• Support of XQuery and XQuery Update due to a slightly modified version of brackit(.org).
  • Moves are additionally supported.
  • Automatic path-rewriting of descendant-axis to child-axis if appropriate.
  • Import of differences between two XML-documents, that is after the first version of an XML-document is imported an algorithm tries to update the Sirix resource with a minimum of operations to change the first version into the new version.
  • A fast ID-based diff-algorithm which is able to determine differences between any two versions of a resource stored in Sirix optionally taking hashes of a node into account.
  • The number of children of a node, the number of descendants, a hash as well as an ORDPATH / DeweyID label which is compressed on disk to efficiently determine document order as well as to support other nice properties of hierarchical node labels is optionally stored with each node. Currently the number of children is always stored and the number of descendants is stored if hashing is enabled.
  • Flexible backend.
  • Optional encryption and/or compression of each page on disk.

Currently we are refactoring a RESTful-API and we'll explore how to efficiently distribute Sirix. Furthermore we aim to support an extended XDM in order to store JSON natively with additional node-types in Sirix. The implementation should be straight forward.

Besides, the architecture for versioning data is not restricted to tree-structures by all means as demonstrated in the Ph.D. Thesis of Sebastian Graf (Sirix originated a few years ago as a fork of Treetank going back to its roots and focusing on the versioning of tree-structured data):🇩🇪bsz:352-272505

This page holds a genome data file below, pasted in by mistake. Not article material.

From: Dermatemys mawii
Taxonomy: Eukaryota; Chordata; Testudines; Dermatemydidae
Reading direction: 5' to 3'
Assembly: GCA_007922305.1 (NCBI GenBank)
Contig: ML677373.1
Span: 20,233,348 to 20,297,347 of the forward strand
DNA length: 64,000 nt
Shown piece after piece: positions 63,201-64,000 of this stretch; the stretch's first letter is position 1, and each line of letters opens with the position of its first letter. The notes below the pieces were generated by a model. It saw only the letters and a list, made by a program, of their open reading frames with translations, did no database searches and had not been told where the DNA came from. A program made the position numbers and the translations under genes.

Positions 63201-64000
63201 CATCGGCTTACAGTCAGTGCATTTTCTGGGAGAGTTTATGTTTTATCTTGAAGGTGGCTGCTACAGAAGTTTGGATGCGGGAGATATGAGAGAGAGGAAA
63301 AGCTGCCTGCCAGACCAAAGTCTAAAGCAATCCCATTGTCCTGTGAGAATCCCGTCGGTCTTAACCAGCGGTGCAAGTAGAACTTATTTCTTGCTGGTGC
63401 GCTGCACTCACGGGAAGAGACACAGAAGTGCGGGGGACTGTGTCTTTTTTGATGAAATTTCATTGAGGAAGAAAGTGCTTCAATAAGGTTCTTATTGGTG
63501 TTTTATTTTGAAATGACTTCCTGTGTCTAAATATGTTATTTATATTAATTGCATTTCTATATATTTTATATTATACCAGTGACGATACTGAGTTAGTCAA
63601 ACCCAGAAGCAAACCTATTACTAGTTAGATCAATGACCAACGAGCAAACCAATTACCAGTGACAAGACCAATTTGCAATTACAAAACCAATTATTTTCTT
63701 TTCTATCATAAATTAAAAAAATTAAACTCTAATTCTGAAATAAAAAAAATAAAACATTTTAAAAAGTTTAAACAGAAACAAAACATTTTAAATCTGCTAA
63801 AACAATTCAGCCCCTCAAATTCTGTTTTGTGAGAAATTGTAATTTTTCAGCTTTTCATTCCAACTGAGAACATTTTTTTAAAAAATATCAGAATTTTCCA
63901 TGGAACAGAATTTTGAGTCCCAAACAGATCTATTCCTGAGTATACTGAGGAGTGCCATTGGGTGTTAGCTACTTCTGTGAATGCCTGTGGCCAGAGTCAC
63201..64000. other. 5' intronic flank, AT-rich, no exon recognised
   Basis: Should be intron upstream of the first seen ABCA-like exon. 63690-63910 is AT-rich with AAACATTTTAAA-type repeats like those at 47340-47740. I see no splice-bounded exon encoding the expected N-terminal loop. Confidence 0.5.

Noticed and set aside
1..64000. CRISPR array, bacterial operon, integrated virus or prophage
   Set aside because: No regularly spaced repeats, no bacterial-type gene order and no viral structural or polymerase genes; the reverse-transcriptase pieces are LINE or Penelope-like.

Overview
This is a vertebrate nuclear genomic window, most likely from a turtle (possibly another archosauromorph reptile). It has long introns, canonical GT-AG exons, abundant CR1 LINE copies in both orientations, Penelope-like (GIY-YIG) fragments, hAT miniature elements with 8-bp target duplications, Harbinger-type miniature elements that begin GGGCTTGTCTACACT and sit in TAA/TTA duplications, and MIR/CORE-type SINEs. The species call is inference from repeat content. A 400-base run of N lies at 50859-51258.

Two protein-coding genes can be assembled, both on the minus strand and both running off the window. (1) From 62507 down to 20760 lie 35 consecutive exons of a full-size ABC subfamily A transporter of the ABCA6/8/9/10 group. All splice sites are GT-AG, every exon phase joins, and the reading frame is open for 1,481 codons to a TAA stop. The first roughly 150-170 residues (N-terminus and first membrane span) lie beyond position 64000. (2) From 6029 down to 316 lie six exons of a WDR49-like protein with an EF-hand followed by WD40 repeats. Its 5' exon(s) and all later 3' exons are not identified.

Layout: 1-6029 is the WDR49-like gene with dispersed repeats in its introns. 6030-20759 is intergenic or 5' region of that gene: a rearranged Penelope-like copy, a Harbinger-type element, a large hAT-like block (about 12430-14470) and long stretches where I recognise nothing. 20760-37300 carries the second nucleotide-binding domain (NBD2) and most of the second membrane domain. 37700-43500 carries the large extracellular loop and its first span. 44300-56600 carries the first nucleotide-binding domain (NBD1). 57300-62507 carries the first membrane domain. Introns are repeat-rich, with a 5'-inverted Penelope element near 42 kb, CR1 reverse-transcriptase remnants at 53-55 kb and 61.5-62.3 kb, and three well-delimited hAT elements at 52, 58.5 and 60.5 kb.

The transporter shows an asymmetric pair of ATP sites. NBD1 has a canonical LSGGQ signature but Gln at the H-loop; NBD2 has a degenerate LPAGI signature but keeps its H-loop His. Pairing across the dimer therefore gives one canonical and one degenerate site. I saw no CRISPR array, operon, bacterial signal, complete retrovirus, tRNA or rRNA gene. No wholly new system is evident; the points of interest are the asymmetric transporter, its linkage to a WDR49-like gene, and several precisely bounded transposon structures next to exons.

Storing files natively is also on our agenda. Furthermore a key management schema similar to the one described in Sebastian's Thesis has to be implemented.

Simple Example

Test if fragments are not present in the past. In this example they are appended to a node in the most recent revision and stored in a subsequent revision)

(* Loading document: *)
bit:load('mydoc.xml', '/tmp/sample8721713104854945959.xml')

(* Update loaded document: *)
INSERT NODES <a><b/>test</a> INTO doc('mydoc.xml')/log

(* intermediate commit *)

(* Query loaded document: *)
(* First version: *)
<log tstamp="Fri Jun 14 07:59:08 CEST 2013" severity="low">
  <msg>udic fyllwx abrjxa apvd</msg>
(* Second version: *)
<log tstamp="Fri Jun 14 07:59:08 CEST 2013" severity="low">
  <msg>udic fyllwx abrjxa apvd</msg>

(* Query loaded document (nodes, which are children of the log-element but did not exist in the past): *)
(* The second revision is initially loaded *)
doc('mydoc.xml', 2)/log/*[not(past::*)]